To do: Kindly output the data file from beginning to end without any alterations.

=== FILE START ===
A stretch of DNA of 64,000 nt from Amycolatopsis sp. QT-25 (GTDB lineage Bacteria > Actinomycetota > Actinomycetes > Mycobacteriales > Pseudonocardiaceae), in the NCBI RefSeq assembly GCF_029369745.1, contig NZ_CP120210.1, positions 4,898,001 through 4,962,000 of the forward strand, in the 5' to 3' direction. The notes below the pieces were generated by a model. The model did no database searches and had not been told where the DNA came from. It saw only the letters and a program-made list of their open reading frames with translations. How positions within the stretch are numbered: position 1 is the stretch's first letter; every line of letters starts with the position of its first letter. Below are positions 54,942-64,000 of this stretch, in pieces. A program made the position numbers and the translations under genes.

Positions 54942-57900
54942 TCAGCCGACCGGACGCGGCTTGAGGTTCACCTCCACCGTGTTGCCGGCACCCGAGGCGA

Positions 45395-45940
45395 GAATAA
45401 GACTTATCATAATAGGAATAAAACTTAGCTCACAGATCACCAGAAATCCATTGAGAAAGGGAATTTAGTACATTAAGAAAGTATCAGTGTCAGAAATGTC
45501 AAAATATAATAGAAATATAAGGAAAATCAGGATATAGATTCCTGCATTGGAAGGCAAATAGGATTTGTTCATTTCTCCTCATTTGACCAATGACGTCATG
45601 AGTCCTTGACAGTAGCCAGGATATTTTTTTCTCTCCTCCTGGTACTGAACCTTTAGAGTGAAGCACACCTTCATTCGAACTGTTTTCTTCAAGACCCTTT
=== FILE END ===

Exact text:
A stretch of DNA of 64,000 nt from Amycolatopsis sp. QT-25 (GTDB lineage Bacteria > Actinomycetota > Actinomycetes > Mycobacteriales > Pseudonocardiaceae), in the NCBI RefSeq assembly GCF_029369745.1, contig NZ_CP120210.1, positions 4,898,001 through 4,962,000 of the forward strand, in the 5' to 3' direction. The notes below the pieces were generated by a model. The model did no database searches and had not been told where the DNA came from. It saw only the letters and a program-made list of their open reading frames with translations. How positions within the stretch are numbered: position 1 is the stretch's first letter; every line of letters starts with the position of its first letter. Below are positions 54,942-64,000 of this stretch, in pieces. A program made the position numbers and the translations under genes.

Positions 54942-57900
54942 TCAGCCGACCGGACGCGGCTTGAGGTTCACCTCCACCGTGTTGCCGGCACCCGAGGCGA

Positions 45395-45940
45395 GAATAA
45401 GACTTATCATAATAGGAATAAAACTTAGCTCACAGATCACCAGAAATCCATTGAGAAAGGGAATTTAGTACATTAAGAAAGTATCAGTGTCAGAAATGTC
45501 AAAATATAATAGAAATATAAGGAAAATCAGGATATAGATTCCTGCATTGGAAGGCAAATAGGATTTGTTCATTTCTCCTCATTTGACCAATGACGTCATG
45601 AGTCCTTGACAGTAGCCAGGATATTTTTTTCTCTCCTCCTGGTACTGAACCTTTAGAGTGAAGCACACCTTCATTCGAACTGTTTTCTTCAAGACCCTTT